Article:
- Sudden and severe pain in a joint, often the big toe. It can also affect the ankle or knee. Rarely, symptoms develop in two or three joints simultaneously.
- Swelling and redness around the affected joint.
- Fever (in some cases).
- Kidney stone symptoms, which include intermittent pain, sometimes excruciating, beginning in the lower back and traveling to the groin; interruption of the urine stream; inability to urinate except in certain positions; and a frequent urge to urinate but with only small amounts of urine passed.
- Genetic factors are often involved; one in four gout sufferers has a family history of the disorder.
- A kidney malfunction may result in a buildup of uric acid and thus an attack of gout.
- Low doses of aspirin, certain antibiotics, diuretics, and alcohol may raise uric acid levels.
- Foods high in purines (like red meat, liver, anchovies, and sweetbreads) may raise uric acid levels.
- Obesity and high blood pressure are risk factors, as are diabetes and sickle cell anemia.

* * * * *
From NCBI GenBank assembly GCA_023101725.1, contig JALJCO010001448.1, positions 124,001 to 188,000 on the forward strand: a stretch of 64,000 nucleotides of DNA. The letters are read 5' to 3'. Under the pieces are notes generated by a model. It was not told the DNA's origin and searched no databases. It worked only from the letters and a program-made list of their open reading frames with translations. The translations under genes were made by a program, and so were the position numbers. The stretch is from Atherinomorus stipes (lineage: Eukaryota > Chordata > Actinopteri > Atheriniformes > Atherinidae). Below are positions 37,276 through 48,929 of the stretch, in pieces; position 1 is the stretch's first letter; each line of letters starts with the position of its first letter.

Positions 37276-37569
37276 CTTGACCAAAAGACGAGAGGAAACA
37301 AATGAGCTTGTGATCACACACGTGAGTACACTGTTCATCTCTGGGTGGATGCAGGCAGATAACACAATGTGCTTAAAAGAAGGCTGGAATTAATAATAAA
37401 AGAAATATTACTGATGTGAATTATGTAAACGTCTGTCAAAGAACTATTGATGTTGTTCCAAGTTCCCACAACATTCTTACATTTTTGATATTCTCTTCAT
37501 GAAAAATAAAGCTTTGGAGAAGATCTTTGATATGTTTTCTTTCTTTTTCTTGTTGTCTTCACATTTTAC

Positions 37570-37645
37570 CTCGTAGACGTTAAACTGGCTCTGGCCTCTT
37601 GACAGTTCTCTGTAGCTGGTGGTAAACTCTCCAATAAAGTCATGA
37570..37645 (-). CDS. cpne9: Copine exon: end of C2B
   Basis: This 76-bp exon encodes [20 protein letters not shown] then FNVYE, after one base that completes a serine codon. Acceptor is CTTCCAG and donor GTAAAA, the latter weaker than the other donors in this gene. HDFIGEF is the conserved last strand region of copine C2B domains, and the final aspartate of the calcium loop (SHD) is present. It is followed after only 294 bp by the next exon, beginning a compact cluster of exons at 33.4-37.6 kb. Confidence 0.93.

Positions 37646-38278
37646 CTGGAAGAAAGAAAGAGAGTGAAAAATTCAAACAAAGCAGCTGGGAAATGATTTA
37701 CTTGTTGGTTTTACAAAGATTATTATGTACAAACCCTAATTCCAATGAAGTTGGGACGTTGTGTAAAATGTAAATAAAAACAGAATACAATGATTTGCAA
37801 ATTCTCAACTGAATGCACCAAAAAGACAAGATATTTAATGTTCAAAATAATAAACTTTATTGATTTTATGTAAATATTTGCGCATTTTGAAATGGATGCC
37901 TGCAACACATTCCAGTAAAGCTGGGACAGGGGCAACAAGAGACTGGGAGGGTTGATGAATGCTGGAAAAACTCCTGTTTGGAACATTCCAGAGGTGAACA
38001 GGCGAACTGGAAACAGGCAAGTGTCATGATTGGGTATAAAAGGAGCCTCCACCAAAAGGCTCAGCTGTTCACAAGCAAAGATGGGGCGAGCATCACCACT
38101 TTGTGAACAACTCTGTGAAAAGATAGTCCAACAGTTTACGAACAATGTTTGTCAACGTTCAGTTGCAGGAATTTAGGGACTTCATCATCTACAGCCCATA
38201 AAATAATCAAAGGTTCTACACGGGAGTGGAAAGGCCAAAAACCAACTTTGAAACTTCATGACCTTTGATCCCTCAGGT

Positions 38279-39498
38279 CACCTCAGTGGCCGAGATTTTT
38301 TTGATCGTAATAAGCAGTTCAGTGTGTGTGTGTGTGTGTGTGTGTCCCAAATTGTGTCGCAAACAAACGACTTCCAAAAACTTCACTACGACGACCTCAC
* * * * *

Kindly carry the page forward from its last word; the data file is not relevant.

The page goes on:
- Trauma and surgery may also be associated with an acute gout attack.
- Chemotherapy may raise uric acid levels as it rapidly destroys cells.
- To confirm the diagnosis, fluid from the affected joint will be removed and analyzed for the presence of uric acid crystals and to rule out an infection.
- Blood samples will be taken and measured for uric acid levels. However, the blood uric acid level may be normal during a gouty attack. The reason for this is that during an acute attack, uric acid is released from the bloodstream and finds its way into the joint(s). An elevated uric acid level by itself does not establish the diagnosis of gout.
- X-rays are taken to look for permanent joint damage in people with chronic gout.